Welcome back to part 2 in this Comprehensive look at using EQ (Equalizer) plugins for your Electronic Music Production. In this guide I will take you through the most of the knowledge you would need to have to get the most out of this plugin and this time its about the different kind of EQ Plugins.
Types of EQ Plugins
When it comes to EQ plugins, there are several different types available, each with its own unique features and applications. Understanding these types will help you choose the right EQ plugin for your specific needs.
A. Parametric EQ Plugins
Parametric EQ plugins are the most common and versatile type of EQ found in modern digital audio workstations (DAWs). They offer precise control over multiple parameters, including frequency, bandwidth (Q), and gain. With parametric EQ plugins, you can target specific frequencies and adjust them with precision.
One of the key advantages of parametric EQ plugins is their flexibility in sculpting the sound. You can boost or cut frequencies within a narrow or broad range, depending on the desired effect. This makes parametric EQ plugins a go-to choice for tasks like surgical frequency cuts, gentle enhancements, or creative sound shaping.
Popular parametric EQ plugins include FabFilter Pro-Q, Waves SSL G-EQ, Ableton Live’s EQ Eight and HorNet Total EQ, which is a very affordable but also of great quality with nice features.
B. Graphic EQ Plugins
While less common than parametric EQ plugins, graphic EQ plugins have their own unique applications. Unlike parametric EQs that offer precise control over individual parameters, graphic EQs provide a set of fixed frequency bands with adjustable gain sliders. These sliders allow you to boost or cut specific frequency ranges simultaneously.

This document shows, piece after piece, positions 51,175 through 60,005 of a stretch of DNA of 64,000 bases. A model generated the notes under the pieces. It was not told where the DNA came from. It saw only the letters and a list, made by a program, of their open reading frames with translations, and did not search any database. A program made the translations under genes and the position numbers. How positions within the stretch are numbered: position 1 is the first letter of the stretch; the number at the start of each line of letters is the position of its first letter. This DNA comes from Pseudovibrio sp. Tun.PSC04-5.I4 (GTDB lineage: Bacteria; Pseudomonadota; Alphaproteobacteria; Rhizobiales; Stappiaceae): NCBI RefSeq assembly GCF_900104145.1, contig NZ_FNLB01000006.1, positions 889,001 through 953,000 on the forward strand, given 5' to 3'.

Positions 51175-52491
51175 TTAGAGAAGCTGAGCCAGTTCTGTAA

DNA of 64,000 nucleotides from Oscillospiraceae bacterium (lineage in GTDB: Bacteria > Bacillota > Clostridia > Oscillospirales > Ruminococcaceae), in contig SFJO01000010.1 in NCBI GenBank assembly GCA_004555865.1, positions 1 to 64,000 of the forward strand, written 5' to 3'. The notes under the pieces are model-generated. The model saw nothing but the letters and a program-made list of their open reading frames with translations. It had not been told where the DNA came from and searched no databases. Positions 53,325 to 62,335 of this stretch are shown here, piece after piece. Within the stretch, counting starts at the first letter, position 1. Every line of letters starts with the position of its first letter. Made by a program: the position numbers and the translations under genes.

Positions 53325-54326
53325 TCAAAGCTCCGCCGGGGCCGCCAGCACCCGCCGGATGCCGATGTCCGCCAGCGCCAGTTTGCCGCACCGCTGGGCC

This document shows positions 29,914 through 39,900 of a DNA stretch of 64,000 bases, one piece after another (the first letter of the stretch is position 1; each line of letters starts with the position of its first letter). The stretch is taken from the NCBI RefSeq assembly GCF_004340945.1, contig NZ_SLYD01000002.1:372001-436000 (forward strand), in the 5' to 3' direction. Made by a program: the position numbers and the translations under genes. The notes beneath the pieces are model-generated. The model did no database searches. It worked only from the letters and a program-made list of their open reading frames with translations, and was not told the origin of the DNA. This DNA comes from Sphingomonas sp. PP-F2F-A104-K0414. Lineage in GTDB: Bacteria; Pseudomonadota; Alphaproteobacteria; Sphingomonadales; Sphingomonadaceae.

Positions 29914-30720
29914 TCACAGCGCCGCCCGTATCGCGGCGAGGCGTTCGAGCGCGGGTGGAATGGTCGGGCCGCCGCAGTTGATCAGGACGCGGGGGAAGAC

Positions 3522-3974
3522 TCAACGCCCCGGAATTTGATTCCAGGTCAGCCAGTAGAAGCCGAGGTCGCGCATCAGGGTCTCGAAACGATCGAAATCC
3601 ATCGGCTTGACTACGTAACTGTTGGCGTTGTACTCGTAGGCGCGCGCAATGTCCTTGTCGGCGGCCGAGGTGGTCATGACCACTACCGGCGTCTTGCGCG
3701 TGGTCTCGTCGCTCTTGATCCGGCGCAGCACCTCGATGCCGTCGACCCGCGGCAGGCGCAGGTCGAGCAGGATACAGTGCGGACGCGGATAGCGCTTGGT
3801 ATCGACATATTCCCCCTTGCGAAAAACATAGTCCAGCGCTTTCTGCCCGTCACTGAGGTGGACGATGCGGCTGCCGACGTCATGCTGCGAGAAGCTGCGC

Graphic EQ plugins are often used for broad tonal shaping or corrective adjustments across multiple frequency bands. They are particularly useful when dealing with mix-wide frequency imbalances or adding general coloration to the overall sound.
Notable graphic EQ plugins include Waves GEQ Graphic Equalizer and FabFilter Pro-Q 3’s Spectrum Grab feature. Also Newfangled Audio EQuivocate is a great option by Eventide Audio.
C. Linear Phase EQ Plugins
Linear phase EQ plugins are designed to maintain accurate phase relationships between different frequencies. Unlike traditional EQs that introduce phase shifts, linear phase EQs preserve the timing and phase coherence of the original signal. This can be especially useful when working on complex mixes or mastering projects.
Linear phase EQ plugins are commonly employed for surgical equalization tasks, such as fixing resonances, balancing specific frequency ranges, or applying subtle corrections without introducing phase-related artifacts.
Examples of linear phase EQ plugins include iZotope Ozone EQ and PSP Audioware Neon HR.
D. Vintage or Analog-Style EQ Plugins
Vintage or analog-style EQ plugins aim to replicate the sound characteristics of classic analog hardware EQs. These plugins often add coloration, warmth, and harmonic richness to your tracks, emulating the sonic signature of vintage gear.
Analog-style EQ plugins are favored by many electronic music producers for adding character and depth to digital productions. They can impart a unique analog vibe, making your tracks sound more organic and vintage-inspired.
Notable analog-style EQ plugins include Waves SSL E-Channel, Universal Audio Neve 1073, and UAD Pultec EQ Collection.
E. Dynamic EQ Plugins
Dynamic EQ plugins combine the features of equalization with dynamic processing. They allow you to apply EQ adjustments based on the level or dynamics of the audio signal. Dynamic EQs are especially useful for controlling problematic frequencies that only occur during specific moments in a track.
With dynamic EQ plugins, you can set thresholds and define frequency-specific compression or expansion to shape the sound dynamically. This makes them effective tools for taming resonances, managing harsh transients, or controlling frequency build-ups without sacrificing the natural dynamics of the mix.
Now that we’ve explored the different types of EQ plugins available, we will take a look into using subtractive EQ and Additive techniques effectively in electronic music production in part 3 of the series.
Next chapter in this EQ guide can be found here, Using Subtractive and Additive EQ Techniques For your electronic music production